Many law schools allow you to submit an extra, optional essay that addresses why you would like to attend that school. For example, Duke Law School allows applicants to include the following: “You may submit an essay providing additional information about why you have chosen to apply to law school in general and Duke in particular. We are interested in the factors that have prompted your interest in a legal career and the ways in which you think Duke can further that interest.” These essays are typically called “Why X” essays. In general, writing extra essays is a good thing because it gives the admissions committee more perspective on you, and lends more depth to your application. However, they can be a trap.
If More is Good, How Can This Be Bad?
While in general it is advisable to write these essays, what you write and how you write them are critically important. Obviously, if you aren’t a skilled writer, the more essays you submit then that may become clear. And that’s a bad thing! So, if you aren’t a great writer, think twice about submitting more essays.
However, let’s assume you are a great writer. Then everything is good, right? No. There can also be danger if you submit a poorly thought-out essay. Because while most Why X essays won’t get you into a law school, if you fall into this trap, they can keep you out.
The trap here is simple: many people don’t have a particularly good reason for wanting to attend a school, and so they manufacture a reason. Granted, at first glance these manufactured essays might look good, but they tend to fall into well-worn themes that actually have no substance. These themes include:
- I want to go to your school because it has a great ranking or well-known reputation (yes, they know this already)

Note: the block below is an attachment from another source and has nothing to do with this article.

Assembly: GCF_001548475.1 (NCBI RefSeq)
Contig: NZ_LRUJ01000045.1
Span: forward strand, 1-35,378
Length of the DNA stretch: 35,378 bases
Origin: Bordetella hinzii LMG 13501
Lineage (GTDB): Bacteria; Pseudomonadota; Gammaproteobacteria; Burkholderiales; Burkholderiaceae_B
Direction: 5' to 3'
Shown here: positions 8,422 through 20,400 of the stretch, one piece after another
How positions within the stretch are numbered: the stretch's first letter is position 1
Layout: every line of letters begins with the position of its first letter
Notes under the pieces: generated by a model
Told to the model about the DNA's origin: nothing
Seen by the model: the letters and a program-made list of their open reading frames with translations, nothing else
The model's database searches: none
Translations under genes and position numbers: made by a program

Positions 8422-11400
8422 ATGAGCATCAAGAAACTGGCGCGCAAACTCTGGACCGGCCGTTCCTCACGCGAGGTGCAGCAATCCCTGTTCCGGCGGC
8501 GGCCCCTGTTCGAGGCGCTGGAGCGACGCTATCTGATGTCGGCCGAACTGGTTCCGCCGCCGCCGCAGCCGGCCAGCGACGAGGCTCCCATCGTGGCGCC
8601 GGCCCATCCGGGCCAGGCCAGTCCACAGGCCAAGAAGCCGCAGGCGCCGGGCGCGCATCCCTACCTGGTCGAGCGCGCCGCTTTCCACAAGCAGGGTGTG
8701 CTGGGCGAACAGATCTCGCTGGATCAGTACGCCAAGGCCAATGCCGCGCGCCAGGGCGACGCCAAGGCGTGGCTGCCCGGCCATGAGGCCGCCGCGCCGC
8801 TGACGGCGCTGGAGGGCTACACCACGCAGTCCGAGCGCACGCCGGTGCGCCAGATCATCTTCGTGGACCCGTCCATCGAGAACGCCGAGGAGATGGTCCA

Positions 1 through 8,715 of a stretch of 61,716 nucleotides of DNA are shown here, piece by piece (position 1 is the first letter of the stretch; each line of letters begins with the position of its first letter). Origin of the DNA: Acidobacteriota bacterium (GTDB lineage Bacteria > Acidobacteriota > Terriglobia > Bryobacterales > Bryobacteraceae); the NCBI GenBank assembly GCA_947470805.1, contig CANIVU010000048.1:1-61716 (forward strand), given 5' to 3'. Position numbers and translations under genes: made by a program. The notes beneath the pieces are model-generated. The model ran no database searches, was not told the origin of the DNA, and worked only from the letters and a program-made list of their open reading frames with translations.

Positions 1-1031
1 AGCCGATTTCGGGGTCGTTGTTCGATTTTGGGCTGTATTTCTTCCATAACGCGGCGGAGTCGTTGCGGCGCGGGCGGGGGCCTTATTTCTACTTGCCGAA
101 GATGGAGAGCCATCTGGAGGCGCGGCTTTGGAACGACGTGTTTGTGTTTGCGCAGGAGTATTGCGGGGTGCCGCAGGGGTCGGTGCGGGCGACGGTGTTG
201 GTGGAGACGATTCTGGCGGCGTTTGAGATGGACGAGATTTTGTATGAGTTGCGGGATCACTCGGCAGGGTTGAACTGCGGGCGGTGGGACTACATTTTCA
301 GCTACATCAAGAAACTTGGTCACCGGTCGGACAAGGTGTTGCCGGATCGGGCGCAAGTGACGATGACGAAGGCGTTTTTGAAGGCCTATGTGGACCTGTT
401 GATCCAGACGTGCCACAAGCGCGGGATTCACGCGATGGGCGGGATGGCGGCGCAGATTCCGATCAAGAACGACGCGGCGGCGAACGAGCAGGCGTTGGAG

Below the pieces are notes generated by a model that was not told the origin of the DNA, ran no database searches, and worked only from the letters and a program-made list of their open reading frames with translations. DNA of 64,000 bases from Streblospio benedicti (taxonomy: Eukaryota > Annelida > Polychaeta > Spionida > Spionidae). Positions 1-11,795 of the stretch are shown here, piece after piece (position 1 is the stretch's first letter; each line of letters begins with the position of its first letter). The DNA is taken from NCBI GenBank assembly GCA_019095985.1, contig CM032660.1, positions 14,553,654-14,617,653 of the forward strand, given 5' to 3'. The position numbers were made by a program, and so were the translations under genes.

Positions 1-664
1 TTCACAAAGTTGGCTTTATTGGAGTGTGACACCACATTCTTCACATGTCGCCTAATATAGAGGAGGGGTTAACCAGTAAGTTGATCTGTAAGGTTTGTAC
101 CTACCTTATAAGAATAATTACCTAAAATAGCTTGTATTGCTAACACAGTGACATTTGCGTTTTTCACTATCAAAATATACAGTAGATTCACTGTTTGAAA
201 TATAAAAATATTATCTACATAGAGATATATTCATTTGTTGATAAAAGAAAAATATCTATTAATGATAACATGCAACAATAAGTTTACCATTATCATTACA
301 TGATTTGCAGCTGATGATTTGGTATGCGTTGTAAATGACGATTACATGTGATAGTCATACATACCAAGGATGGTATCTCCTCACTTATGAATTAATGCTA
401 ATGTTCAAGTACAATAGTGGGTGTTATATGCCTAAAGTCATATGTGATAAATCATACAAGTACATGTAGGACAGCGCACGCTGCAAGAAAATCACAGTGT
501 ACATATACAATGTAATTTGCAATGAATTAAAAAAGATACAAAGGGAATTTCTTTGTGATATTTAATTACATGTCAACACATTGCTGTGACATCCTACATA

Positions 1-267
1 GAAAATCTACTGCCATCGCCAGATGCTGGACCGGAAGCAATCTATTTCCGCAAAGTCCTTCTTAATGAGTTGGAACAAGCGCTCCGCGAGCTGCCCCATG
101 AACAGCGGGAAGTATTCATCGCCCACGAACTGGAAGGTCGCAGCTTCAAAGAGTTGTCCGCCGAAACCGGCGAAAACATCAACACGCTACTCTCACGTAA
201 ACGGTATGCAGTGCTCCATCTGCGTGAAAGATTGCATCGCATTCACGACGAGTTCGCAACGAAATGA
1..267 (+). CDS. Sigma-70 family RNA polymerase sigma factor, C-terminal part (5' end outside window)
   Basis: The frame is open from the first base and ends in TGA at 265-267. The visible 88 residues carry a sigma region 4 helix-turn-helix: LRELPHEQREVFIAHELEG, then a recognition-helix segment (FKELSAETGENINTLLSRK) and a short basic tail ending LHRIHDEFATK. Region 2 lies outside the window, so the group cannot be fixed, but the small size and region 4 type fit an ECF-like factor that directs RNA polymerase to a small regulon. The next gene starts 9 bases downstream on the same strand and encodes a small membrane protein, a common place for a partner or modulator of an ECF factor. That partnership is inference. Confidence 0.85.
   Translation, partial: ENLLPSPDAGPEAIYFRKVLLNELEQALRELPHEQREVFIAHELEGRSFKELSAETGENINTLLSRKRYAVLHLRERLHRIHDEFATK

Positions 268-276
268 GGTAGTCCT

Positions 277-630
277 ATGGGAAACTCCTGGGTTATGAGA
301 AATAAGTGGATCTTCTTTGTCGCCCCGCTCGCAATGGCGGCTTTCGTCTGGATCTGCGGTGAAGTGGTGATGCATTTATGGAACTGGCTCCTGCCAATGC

- …it has a great location (no kidding, we’ve seen these before)
- …because of the great ______ law program (fill in the blank with Environmental/IP/Tax/Public Interest/etc)
- …because of your great professors, or because of Professor Y (yes, they know this already).
Now, before simply stating that every essay that uses one of the approaches above is automatically bad, let me say that there are exceptions! For example, consider a person who has a tech background and wants to go into Intellectual Property (IP) law. If a school has a specialty in IP (such as NYU or GW) or proximity to tech regions (such as Berkeley or Stanford), there would be a reasonable argument for the person to make about wanting to attend those schools (caveat: you can bet those schools get these types of essays regularly, so you better stand out). In other words, having a viable reason that overlaps with one of the themes above will in fact produce a solid base for a Why X essay.
Research Isn’t Really Your Friend
So how do people fall into the trap? Barring a compelling connection to any of the above reasons or the school itself, what happens for most people is they go to the school’s website and begin surfing for something they can use for an essay. They look at the programs offered by the school, the clinics, the journals, the professors even, and look for something they find interesting. Oh, there’s a clinic on environment law, as well as an environmental law journal—let’s use that as the basis for our Why X since that’s always been an interest of mine! From there, they craft an essay built around talking about how good those programs are and how this has been something they’ve always wanted to study.
Two problems there: first, the school already knows what it offers and many people just regurgitate what’s on the website so that it has no impact; and second, often these applicants have nothing in their history that shows any type of environmental law interest (note: if you do, then ignore this part—it’s not a trap for you). Essays like this come in constantly, and what they reveal about the candidate is profound: they really don’t have a particularly good reason to go to this school. At this point, the Why X is no longer a positive, it’s at best neutral and quite possibly a negative.
Have Real Reasons
One question I routinely ask applicants is: Tell me why you want to go to each school on your list. And I advise them I don’t want to hear the words “rankings,” “prestige” or “reputation.” If an applicant can succinctly state an interest in the school that is beyond the usual rankings/prestige complex, then we have the basis for a strong Why X essay. But if I hear them reaching or just staying silent, then I advise them to walk carefully because the Why X can be a minefield if not executed at a high level.
Questions, comments, or want to run your Why X idea by us? Please post below!